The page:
- Your Rights -
to hear a lot about "rights". Gary Popkin, who
lives in NYC, wrote this wonderfully succinct explanation
of how the meaning of "right" has been interpreted
to the opposite of its real meaning.
A "right" as envisioned by the Founders meant that the government
was not permitted to interfere with your pursuit of them, i.e., your
pursuit of happiness was to be unhindered by government.
The "right" of free speech means that
government cannot interfere with your free speech. The "right" of
gun ownership means that the government cannot infringe your gun ownership.
What does "right" to health care mean? It means that the government
cannot stand in the way of your pursuit of health care, or impede
your obtaining health care. The "right" to an attorney means that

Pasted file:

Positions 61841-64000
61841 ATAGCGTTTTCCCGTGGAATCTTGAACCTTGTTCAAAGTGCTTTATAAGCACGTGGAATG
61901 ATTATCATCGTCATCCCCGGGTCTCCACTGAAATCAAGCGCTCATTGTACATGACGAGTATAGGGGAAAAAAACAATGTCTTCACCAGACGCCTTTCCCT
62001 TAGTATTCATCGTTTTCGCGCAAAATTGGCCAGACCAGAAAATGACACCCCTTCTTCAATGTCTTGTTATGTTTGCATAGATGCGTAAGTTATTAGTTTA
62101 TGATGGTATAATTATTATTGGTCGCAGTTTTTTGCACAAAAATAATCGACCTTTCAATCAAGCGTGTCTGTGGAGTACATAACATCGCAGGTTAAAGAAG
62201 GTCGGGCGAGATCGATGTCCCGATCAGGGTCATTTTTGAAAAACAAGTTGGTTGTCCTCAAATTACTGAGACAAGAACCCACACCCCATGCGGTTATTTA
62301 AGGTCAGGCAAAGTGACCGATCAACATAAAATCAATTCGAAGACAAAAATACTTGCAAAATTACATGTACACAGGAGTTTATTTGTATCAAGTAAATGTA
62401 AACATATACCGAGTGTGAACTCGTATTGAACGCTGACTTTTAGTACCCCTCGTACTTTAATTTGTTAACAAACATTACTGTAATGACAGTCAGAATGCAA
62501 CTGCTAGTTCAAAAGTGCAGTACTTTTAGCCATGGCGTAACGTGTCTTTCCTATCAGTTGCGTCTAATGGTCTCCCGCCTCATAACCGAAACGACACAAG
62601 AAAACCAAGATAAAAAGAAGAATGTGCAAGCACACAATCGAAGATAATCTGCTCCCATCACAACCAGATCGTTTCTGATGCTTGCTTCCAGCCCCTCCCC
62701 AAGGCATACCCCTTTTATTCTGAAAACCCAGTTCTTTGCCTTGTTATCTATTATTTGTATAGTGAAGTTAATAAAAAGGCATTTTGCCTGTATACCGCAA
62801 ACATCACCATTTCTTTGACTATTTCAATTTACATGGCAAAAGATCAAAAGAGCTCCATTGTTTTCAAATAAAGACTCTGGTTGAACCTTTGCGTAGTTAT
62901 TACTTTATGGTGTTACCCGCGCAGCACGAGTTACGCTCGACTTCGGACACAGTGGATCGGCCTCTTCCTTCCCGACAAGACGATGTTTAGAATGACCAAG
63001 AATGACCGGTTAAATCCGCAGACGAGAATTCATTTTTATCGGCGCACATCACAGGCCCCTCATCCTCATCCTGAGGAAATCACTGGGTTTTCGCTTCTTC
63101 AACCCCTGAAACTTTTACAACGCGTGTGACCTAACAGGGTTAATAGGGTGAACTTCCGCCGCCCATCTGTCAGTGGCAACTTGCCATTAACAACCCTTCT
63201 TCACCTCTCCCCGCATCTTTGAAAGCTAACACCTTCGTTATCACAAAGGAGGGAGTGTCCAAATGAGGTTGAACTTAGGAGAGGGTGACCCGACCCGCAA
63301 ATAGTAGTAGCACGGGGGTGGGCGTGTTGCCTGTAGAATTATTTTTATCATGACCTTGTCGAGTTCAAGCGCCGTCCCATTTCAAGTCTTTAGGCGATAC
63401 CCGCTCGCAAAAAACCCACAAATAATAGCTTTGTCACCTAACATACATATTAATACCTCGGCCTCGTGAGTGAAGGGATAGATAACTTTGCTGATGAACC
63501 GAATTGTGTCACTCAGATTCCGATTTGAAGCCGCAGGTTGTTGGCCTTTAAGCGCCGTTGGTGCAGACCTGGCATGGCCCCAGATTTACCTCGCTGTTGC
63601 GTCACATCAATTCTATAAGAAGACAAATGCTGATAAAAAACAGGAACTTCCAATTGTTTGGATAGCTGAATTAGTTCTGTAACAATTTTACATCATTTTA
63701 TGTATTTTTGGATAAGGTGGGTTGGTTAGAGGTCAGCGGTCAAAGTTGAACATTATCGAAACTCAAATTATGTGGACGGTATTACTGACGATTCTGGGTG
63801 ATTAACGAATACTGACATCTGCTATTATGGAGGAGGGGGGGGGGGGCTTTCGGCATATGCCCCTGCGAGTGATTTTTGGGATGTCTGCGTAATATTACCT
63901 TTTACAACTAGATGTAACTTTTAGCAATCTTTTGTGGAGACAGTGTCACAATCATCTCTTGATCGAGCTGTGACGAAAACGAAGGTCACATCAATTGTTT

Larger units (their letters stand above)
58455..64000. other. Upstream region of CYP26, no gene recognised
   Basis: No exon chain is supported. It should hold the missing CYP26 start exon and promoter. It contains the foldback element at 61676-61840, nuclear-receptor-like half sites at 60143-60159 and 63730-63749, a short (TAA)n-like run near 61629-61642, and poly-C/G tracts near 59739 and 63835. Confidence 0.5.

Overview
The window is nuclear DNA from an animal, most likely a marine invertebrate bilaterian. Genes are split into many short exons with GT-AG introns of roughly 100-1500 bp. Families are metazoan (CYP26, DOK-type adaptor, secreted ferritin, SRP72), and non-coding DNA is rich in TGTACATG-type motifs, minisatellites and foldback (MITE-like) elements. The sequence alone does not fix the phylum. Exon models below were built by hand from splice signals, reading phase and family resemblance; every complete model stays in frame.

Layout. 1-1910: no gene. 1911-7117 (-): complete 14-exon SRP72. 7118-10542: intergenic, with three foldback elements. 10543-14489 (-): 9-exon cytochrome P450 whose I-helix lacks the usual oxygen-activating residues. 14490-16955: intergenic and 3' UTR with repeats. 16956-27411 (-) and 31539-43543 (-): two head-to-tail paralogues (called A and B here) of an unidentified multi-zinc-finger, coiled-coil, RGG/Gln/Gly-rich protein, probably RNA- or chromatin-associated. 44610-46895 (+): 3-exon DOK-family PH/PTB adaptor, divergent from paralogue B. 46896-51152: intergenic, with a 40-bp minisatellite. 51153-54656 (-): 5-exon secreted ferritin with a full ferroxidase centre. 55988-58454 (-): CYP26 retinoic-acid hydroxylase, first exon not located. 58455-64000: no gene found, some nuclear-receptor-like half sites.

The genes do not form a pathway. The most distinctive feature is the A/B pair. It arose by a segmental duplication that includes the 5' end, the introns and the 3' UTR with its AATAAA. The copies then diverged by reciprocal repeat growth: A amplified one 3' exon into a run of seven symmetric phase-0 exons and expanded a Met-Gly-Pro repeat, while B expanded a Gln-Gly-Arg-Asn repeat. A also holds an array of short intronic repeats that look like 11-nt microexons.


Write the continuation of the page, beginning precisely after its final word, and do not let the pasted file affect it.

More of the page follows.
the government cannot prevent you obtaining an attorney to represent you.
Of course, "right" has incorrectly come to mean that someone must
supply you with something. If your "right" to housing means that some
slave must supply you with housing, and your "right" to health care
means that some slave must supply you with health care, and your "right"
to an attorney means that some slave must supply you with an attorney,
does your "right" to free speech mean that some slave must supply you
with a loudspeaker, or TV air time? Does your "right" to own guns mean
that some slave must supply you with guns?
Under this new meaning of
"right", if someone is said to have a
right to happiness, must I supply happiness? Should
anyone have the right to expect other people to supply
their welfare? If so, would welfare recipients not be
modern day aristocrats? To the degree I must supply
others with happiness and welfare, is my own pursuit
of happiness and welfare not hindered?